Welcome to our website, which provides an outline of the work conducted by the Zoonotic and Emerging Diseases research group (ZED group), led by Prof Eric Fèvre. We are based jointly between the Institute of Infection and Global Health (IGH), University of Liverpool, and the International Livestock Research Institute (ILRI), in Nairobi-Kenya, with a significant focus of research activity operating from our field laboratory in Western Kenya and other collaborating laboratories.
Our work applies a One Health approach to the study of zoonoses – infectious diseases that may be passed from animals to people. Through our research we try to understand how these diseases behave at the intersection between wildlife, livestock and human health.
Tips on Zoonotic Diseases
Coenurosis (also referred to as gid or sturdy) is a zoonotic disease, caused by a parasite known as coenurus which is a larval stage (young form) of the tapeworm species (Taenia multiceps, Taenia brauni, Taenia serialis or Taenia glomerata). Coenurosis mainly occurs in sheep and other ungulates, but can occasionally affect humans when they accidentally ingest the the eggs of the tapeworms. The disease is widespread with most cases reported in Africa. In humans, symptoms range from (1) painless skin nodules if coenuri affect the skin; (2) headaches, paralysis, vomiting etc. if the coenuri affects the CNS; and (3) eye infections if the coenuri affects the eye. Prevention is by ensuring water supply remains sanitary and free of dog faeces as well as through dog population control and deworming of dogs, thus preventing infection of the definitive host. Individuals should wash all fruits and vegetables thoroughly before eating.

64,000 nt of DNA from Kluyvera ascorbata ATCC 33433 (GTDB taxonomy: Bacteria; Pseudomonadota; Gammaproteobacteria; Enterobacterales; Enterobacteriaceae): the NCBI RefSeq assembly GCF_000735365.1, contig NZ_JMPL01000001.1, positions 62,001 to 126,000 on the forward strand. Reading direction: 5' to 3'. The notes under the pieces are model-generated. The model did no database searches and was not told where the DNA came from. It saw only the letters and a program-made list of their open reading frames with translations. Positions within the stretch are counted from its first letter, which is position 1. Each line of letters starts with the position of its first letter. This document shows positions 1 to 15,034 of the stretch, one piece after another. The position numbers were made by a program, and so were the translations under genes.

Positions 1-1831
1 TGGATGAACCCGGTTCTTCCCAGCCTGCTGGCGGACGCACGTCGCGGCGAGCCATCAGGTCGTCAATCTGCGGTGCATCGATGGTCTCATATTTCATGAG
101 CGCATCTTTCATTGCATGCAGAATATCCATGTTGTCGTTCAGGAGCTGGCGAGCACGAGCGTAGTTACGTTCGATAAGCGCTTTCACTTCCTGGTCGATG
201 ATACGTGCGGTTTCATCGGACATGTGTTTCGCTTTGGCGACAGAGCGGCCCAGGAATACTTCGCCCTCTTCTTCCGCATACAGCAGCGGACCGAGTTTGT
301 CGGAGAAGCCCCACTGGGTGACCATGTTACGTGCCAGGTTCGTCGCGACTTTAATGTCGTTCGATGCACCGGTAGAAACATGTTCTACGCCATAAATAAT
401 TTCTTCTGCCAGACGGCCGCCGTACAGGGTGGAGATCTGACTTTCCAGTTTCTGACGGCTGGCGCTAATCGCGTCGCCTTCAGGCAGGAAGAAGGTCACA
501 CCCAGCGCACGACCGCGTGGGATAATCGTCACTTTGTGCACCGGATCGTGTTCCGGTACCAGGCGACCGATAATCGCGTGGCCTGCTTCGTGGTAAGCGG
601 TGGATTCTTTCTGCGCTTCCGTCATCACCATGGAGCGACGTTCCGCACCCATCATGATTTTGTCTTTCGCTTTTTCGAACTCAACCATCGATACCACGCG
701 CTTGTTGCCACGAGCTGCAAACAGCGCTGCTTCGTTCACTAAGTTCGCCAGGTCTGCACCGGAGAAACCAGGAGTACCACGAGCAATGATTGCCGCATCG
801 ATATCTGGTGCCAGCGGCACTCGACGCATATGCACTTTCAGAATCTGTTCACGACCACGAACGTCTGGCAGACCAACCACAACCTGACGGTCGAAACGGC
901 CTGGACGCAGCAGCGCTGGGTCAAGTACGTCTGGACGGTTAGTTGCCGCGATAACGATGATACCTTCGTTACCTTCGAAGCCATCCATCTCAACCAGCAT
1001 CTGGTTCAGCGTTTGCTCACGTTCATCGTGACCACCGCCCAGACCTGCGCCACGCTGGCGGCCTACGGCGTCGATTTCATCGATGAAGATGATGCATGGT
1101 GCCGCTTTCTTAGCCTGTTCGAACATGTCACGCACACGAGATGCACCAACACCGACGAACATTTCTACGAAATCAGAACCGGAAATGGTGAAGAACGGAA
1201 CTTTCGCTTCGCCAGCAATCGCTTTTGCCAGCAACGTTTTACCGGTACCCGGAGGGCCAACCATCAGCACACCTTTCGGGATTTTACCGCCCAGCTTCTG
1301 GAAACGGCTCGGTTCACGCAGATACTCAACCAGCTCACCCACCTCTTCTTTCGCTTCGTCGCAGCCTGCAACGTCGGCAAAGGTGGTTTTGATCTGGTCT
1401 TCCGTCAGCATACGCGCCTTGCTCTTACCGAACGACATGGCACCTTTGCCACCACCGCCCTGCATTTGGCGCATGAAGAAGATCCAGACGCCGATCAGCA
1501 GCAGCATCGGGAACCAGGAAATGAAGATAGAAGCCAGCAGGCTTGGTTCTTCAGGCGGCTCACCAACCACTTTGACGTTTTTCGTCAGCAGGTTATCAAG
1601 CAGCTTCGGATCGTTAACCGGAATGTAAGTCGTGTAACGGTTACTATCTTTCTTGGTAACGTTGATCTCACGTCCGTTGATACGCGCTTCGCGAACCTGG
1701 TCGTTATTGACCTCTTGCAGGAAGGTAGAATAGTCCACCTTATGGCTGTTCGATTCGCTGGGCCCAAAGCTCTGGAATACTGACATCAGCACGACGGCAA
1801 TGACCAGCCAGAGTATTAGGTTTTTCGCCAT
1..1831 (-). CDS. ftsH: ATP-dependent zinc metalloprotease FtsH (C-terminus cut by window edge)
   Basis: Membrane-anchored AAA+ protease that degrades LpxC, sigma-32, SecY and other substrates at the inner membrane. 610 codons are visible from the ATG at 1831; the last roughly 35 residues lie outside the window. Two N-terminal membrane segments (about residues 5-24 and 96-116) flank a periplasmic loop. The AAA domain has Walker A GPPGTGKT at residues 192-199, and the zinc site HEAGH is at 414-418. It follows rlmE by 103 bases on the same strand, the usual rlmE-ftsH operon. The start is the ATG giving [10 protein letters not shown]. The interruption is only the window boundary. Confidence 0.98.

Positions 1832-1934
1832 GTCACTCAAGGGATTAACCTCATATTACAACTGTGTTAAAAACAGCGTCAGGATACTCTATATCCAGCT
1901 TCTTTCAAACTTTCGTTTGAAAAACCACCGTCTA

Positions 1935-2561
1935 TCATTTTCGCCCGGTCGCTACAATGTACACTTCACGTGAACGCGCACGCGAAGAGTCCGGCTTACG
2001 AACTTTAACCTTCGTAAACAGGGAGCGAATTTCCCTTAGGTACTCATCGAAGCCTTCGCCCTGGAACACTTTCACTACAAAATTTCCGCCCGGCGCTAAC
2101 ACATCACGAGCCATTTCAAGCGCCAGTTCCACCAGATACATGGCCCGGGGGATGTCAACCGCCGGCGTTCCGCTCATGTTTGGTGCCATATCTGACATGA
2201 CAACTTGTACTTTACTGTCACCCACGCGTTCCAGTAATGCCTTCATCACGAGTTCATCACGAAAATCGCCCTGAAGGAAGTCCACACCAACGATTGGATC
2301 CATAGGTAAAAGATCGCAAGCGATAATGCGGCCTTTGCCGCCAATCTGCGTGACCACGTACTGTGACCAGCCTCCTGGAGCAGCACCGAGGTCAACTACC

Our Work in Pictures
Our Featured Projects
The Zoonoses in Livestock in Kenya (ZooLinK project) goal is to enable Kenya to develop an effective national surveillance programme for zoonoses (infectious diseases acquired through contact with animals or their products).
The One Health Regional Network (HORN project) goal is to improve the health and wealth of the people of the Horn of Africa (Kenya, Ethiopia, Eritrea and Somalia) by increasing the local capacity to undertake high-quality research in the interactions between people, animals and the environment – One Health.
The Epidemiology, ecology and socio-economics of disease emergence in Nairobi (Urban Zoo project) goal is focused around the important question of pathogen emergence, and the role of urbanisation in the emergence of zoonotic pathogens).